Ditch the glassware
At most, glasses and mugs are rinsed with hot water and wiped down with a semi-clean towel before being put back onto the table for you to use. Ugh. Your safest bet is to use individual wrapped paper cups or use a drinking straw to avoid direct contact. It’s worth buying bottled water for the bedside table.
Steer clear of the kettle
I would never have thought to avoid using the in-room kettle, until I read horror stories like these. And there’s lots of them. If these stories are true, it seems modern travellers like to use the kettle to boil their underwear, a useful way to kill bacteria and ensure they have clean underwear the next day. I'll stick to coffee from the local Starbucks, thanks all the same.
Bin the ice bucket
You can never be sure what the ice bucket might have been used for by previous guests. There are stories of ice buckets being used for everything from rubbish bins to vomit buckets, so don't risk it. If you want ice from the vending machine, fill a plastic bag. But be warned, even hotel ice machines have been linked to bugs that cause listeria, diarrhoea and the common cold. You just can't win.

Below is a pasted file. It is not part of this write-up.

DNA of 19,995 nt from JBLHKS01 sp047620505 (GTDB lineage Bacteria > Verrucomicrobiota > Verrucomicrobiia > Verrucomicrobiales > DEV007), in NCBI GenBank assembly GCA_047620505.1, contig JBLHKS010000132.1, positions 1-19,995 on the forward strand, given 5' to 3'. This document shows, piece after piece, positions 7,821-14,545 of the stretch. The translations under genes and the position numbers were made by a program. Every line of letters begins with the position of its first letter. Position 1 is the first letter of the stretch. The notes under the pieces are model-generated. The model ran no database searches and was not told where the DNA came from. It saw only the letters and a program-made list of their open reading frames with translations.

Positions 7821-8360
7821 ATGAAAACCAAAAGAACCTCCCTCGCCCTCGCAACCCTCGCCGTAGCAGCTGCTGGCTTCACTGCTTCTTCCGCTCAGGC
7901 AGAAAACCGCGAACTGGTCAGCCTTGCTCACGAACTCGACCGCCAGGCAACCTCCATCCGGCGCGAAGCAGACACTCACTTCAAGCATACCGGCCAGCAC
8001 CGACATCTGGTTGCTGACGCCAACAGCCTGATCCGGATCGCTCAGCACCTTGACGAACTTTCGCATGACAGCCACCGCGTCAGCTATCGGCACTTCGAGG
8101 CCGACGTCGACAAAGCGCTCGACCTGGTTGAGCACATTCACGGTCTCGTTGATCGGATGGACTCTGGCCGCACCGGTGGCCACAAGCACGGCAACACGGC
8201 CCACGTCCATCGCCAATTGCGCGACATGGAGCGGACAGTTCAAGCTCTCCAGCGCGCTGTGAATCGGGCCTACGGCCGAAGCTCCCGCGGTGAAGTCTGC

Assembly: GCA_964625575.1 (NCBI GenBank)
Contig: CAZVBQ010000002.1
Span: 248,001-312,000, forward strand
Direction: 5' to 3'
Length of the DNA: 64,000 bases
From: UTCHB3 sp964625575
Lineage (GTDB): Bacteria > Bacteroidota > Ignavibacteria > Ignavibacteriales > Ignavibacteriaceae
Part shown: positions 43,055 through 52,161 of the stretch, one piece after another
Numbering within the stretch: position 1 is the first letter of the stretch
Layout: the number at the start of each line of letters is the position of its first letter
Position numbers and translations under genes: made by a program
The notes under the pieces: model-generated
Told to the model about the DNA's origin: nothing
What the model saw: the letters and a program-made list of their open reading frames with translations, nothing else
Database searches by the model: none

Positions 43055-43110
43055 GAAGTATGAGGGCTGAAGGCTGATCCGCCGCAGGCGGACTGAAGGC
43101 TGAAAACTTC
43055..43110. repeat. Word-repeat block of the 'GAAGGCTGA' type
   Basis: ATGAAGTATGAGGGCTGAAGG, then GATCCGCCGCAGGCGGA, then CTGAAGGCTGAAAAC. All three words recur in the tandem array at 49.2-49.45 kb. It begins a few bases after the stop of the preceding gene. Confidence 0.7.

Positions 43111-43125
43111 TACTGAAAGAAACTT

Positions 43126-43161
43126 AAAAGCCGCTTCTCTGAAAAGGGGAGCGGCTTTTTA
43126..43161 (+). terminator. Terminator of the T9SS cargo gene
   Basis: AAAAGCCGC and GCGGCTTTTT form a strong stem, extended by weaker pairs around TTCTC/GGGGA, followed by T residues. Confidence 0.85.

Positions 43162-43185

Wipe down the TV remote
Disinfectant wipes are one of the best things any traveller can carry, and they’re ideal for wiping down high-use hotel items like the TV remote control, the telephone and even the light switches and door knobs. It might seem extreme, but I’ve heard of people who put the remote control inside a see-through sandwich bag to avoid direct contact. It’s not such a crazy idea: you can still see the buttons, but you don’t have to touch them.
Beware the hairdryer